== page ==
Keller and Flanagan an impressive top pair for Team WSF

Together at BC, on Team USA, and now on Team WSF

Time on ice data isn’t publicly available for the PWHPA’s 2021 Secret Dream Gap Tour but if it was there’s no doubt that Kali Flanagan and Megan Keller’s names would be right at the top of the list in average ice time. Together, they are the top pair for the New Hampshire hub’s Team Women’s Sports Foundation and have been absolute workhorses for their squad through the first four games of the tour.

Flanagan and Keller have been indispensable for Team WSF. They kill penalties, they prowl the blue line on the power play, and they are tasked with stymying Team adidas’ offense, which features some of the most dangerous forwards on the planet. Team Women’s Sports Foundation has been outscored 18-9 through four games but that is not a result of poor play from the team’s top d-pair. In fact, it’s hard to imagine where this team would be without them.

Much of what Flanagan and Keller bring to the table for New Hampshire hasn’t shown up in the box score, although it’s worth noting that Keller leads Team WSF’s blue line in scoring with a pair of assists. They disrupt plays in their own zone, move the puck well in the offensive zone, and are the kindling that has given New Hampshire a counter-attack that has found a way to burn Team adidas on a few occasions. It’s difficult to overstate how essential Flanagan and Keller are to Team Women’s Sports Foundation’s attack and defense in the transition game.

Mikael Nahabedian has been tracking PWHPA transition stats this season. Per his data, no defender on New Hampshire has denied more 5-on-5 zone entries than Flanagan (16) and no defender on either team has facilitated more controlled zone exits than Keller (35) — Flanagan is second (28). This data gives us insight into how often the pair are tasked with getting the puck out of their own end and how often they excel. That’s a big deal for New Hampshire, considering how often they rely on the counter-attack and creating chances when they have numbers going the other way, often with the puck on the stick of Brianna Decker or Amanda Kessel.

One of the secrets behind the success of the pairing is familiarity. They’ve won gold at a Worlds (2017) and an Olympics together and were teammates for the entirety of their NCAA DI careers at Boston College. Flanagan and Keller know they can trust each other, and it shows. Their games also complement each other.

Flanagan is a disciplined, mobile, well-rounded defender who rarely makes mistakes in her own zone. During her career at BC, Flanagan took just 11 penalties in 157 games. Like so many top players in college hockey, she flourished after earning more ice time and opportunity following a promising freshman campaign in 2014-15. Although her offensive upside is overshadowed by Keller’s, Flanagan’s puck skills have been underrated because of some of the blueliners she’s played with on the Eagles and Team USA.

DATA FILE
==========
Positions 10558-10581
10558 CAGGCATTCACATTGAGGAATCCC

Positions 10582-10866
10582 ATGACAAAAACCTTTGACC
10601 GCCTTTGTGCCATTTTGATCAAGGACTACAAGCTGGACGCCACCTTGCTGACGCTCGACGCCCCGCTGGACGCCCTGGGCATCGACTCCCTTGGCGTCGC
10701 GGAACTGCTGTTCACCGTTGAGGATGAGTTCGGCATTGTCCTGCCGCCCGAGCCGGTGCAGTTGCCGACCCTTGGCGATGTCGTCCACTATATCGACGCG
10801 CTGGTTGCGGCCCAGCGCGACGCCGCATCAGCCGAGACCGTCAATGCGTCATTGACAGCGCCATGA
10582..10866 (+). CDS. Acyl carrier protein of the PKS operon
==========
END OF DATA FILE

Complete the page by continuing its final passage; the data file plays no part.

Keller is more dynamic with the puck than Flanagan, especially in the offensive zone, and is a more physical presence with her 5-foot-11 frame. She scored 41 goals in between her sophomore and senior seasons in a total of 114 games. Those numbers are just preposterous for a defender. Keller also was a huge factor in Team USA’s gold medal win in Pyeongchang, clocking in with an average TOI/GP of 21:26 and earning two assists in five games.

“I absolutely love playing with Meg,” Flanagan told The Ice Garden after Saturday’s game. “We’ve kind of done it all together ... being able to play with here her as well has just been awesome. I think we complement each other well. She’s an amazing player and I think we balance each other out a little bit.”

Together, they are the complete package. It’s not a coincidence that Keller and Flanagan were both first-round picks in the 2018 NWHL Draft. They can be trusted at even strength and on the penalty kill against the likes of Hilary Knight, Kendall Coyne Schofield, and Abby Roque and can make things happen in the transition game and on the power play.

Perhaps what stands out the most about the play of Flanagan and Keller is how well they’ve managed against a high-powered offense. Team Women’s Sports Foundation has yet to dress more than five defenders in a game, which means that the top pair must be in the neighborhood of 30 minutes a game. Their workload will be something to keep a close eye on whenever the Dream Gap Tour resumes.

Despite being out-shot in three of the four games of the Dream Gap Tour New Hampshire has never really broken down in their own zone with Flanagan and Keller on the ice. Together, they weather the storm. Moving forward, Team Women’s Sports Foundation needs to find a way to get more offense out of its second and third lines and more consistent play from the rest of the blue line to take some pressure off of its top d-pair. At the end of the day, there’s only so much Flanagan and Keller can do.

Data courtesy of Mikael Nahabedian,,, and the author.